Steven Crowder, tough guy-victim-martyr of the far right.
New York Times
, the Michigan State Police are dubious about Fox News contributor Steven Crowder's tales of being punched by a union member at Tuesday's protests in Michigan. After all, Crowder says he has evidence of blatant assault on video, yet he hasn't asked to have it investigated. Why might that be?
TPM's Evan McMorris-Santoro spoke with Inspector Gene Adamczyk of the Michigan State Police. Regarding Crowder's desire to have an MMA rematch with the man in question,
“You can’t leverage the law for personal gain,” [Adamczyk] said. “Either you’re the victim, or you’re not. So if he’s the victim of an assault, and he wants to file a complaint, we will definitely investigate it.”
He stressed that the MSP will not go forward with an investigation unless a crime is reported, and “there are all types of personal reasons” people sometimes don’t report a crime, he said.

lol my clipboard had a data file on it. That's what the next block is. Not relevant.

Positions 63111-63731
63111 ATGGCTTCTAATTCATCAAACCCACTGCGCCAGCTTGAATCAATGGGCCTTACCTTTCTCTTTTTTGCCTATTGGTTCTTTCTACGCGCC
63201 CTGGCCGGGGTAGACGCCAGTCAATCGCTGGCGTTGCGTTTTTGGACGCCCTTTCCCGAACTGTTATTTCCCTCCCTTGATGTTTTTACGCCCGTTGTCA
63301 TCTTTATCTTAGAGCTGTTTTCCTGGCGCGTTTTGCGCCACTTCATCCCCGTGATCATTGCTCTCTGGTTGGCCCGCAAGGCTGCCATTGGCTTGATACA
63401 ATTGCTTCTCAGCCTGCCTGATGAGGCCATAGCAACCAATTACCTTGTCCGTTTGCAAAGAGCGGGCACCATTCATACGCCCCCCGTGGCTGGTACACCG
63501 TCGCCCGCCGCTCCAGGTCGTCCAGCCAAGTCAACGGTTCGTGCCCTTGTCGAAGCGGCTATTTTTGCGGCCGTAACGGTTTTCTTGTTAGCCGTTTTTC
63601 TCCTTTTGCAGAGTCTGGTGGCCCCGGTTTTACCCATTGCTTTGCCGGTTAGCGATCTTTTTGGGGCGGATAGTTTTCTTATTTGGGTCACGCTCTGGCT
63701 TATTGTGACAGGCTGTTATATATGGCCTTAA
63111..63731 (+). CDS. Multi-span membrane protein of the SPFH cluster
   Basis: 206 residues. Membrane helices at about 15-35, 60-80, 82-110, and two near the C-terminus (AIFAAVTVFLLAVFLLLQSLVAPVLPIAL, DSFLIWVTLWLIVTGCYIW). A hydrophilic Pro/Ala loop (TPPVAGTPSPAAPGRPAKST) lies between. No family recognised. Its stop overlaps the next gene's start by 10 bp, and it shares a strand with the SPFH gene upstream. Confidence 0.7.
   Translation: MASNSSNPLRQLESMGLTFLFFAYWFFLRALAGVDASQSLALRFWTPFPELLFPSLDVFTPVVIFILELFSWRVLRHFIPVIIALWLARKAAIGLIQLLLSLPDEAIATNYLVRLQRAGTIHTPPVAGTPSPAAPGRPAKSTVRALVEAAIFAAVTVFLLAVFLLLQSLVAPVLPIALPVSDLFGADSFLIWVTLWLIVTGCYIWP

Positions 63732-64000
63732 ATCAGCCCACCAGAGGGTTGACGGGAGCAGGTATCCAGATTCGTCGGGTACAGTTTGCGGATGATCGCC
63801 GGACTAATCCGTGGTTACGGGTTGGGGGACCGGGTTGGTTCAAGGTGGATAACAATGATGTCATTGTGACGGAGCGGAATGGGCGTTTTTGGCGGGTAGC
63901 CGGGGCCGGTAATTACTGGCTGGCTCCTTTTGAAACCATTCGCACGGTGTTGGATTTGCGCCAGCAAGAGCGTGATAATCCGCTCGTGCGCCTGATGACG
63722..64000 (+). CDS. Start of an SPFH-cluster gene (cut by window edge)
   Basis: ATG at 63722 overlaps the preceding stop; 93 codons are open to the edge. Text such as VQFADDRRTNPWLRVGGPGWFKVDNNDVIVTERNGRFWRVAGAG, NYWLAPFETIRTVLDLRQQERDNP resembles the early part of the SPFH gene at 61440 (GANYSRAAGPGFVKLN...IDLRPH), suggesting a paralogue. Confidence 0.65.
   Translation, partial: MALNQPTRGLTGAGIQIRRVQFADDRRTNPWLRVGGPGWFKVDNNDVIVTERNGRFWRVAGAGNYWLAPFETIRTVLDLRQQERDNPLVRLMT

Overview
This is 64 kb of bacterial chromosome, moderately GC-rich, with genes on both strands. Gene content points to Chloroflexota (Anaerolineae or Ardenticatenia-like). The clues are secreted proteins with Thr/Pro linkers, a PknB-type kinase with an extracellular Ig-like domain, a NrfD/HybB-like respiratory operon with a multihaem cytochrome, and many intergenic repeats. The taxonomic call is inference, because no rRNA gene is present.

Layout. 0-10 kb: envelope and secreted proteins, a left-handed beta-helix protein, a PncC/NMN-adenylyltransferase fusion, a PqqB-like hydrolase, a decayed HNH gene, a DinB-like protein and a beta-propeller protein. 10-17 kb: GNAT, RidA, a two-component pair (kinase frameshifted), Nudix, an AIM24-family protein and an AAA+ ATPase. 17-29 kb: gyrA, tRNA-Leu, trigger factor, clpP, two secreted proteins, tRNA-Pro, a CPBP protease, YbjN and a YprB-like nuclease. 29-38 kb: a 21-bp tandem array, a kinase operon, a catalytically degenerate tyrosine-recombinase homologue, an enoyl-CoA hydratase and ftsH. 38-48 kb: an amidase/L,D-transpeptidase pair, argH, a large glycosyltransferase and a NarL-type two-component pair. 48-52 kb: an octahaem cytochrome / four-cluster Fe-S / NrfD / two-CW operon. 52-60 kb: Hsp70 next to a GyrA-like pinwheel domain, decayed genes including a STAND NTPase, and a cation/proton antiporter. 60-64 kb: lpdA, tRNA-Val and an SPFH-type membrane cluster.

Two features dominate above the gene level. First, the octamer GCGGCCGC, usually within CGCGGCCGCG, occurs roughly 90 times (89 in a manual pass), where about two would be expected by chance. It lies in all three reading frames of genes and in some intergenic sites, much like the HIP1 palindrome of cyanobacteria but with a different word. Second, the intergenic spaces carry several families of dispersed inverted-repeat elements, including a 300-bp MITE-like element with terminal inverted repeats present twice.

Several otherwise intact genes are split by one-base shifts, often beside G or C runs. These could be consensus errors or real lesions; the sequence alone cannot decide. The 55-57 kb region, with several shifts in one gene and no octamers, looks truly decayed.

“If somebody broke into your house, wouldn’t you immediately report it to the police? If someone assaulted you or your family member wouldn’t you report it immediately to the police?” Adamczyk said. “Well, why wouldn’t you, unless there’s a personal agenda there.”
Or unless the raw footage that went into your heavily edited video would show that you or one of your friends threw the first punch. And since Crowder is pushing this story not just to distract from the real issues in Michigan Republicans' attack on unions and workers and the giant protest against it, but to raise his own profile and make himself look like the tough guy-victim-martyr of the far right, there are a lot of reasons not to want a police investigation putting potentially inconvenient facts on the record.
9:09 AM PT: And after widespread coverage of his non-report to the police, and the police themselves questioning why he wasn't doing so, Steven Crowder has finally asked the police to investigate. Let's hope that investigation includes all of Crowder's video of the incident.